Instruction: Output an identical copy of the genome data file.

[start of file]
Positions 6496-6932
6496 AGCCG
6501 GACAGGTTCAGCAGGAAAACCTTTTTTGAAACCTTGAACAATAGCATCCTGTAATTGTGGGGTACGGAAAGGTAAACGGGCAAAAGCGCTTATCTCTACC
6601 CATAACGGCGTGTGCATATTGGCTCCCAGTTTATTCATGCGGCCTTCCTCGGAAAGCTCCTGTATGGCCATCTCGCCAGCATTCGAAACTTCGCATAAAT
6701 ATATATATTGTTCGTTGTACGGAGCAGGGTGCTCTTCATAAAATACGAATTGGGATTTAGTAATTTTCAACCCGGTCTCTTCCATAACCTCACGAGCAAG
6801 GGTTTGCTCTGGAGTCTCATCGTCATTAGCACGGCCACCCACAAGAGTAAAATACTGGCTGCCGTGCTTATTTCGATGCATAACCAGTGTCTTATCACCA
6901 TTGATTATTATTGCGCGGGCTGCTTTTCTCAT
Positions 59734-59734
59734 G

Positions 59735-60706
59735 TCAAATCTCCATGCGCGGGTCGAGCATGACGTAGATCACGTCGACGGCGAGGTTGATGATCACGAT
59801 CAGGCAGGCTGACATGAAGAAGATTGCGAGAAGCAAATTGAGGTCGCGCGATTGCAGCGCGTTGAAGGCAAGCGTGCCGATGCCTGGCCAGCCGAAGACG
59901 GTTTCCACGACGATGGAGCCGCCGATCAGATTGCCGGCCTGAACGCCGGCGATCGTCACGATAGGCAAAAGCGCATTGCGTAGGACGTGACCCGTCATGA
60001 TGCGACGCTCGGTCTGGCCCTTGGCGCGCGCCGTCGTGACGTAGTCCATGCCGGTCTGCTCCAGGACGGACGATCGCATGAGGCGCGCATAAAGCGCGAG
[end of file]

Positions 6496-6932
6496 AGCCG
6501 GACAGGTTCAGCAGGAAAACCTTTTTTGAAACCTTGAACAATAGCATCCTGTAATTGTGGGGTACGGAAAGGTAAACGGGCAAAAGCGCTTATCTCTACC
6601 CATAACGGCGTGTGCATATTGGCTCCCAGTTTATTCATGCGGCCTTCCTCGGAAAGCTCCTGTATGGCCATCTCGCCAGCATTCGAAACTTCGCATAAAT
6701 ATATATATTGTTCGTTGTACGGAGCAGGGTGCTCTTCATAAAATACGAATTGGGATTTAGTAATTTTCAACCCGGTCTCTTCCATAACCTCACGAGCAAG
6801 GGTTTGCTCTGGAGTCTCATCGTCATTAGCACGGCCACCCACAAGAGTAAAATACTGGCTGCCGTGCTTATTTCGATGCATAACCAGTGTCTTATCACCA
6901 TTGATTATTATTGCGCGGGCTGCTTTTCTCAT
Positions 59734-59734
59734 G

Positions 59735-60706
59735 TCAAATCTCCATGCGCGGGTCGAGCATGACGTAGATCACGTCGACGGCGAGGTTGATGATCACGAT
59801 CAGGCAGGCTGACATGAAGAAGATTGCGAGAAGCAAATTGAGGTCGCGCGATTGCAGCGCGTTGAAGGCAAGCGTGCCGATGCCTGGCCAGCCGAAGACG
59901 GTTTCCACGACGATGGAGCCGCCGATCAGATTGCCGGCCTGAACGCCGGCGATCGTCACGATAGGCAAAAGCGCATTGCGTAGGACGTGACCCGTCATGA
60001 TGCGACGCTCGGTCTGGCCCTTGGCGCGCGCCGTCGTGACGTAGTCCATGCCGGTCTGCTCCAGGACGGACGATCGCATGAGGCGCGCATAAAGCGCGAG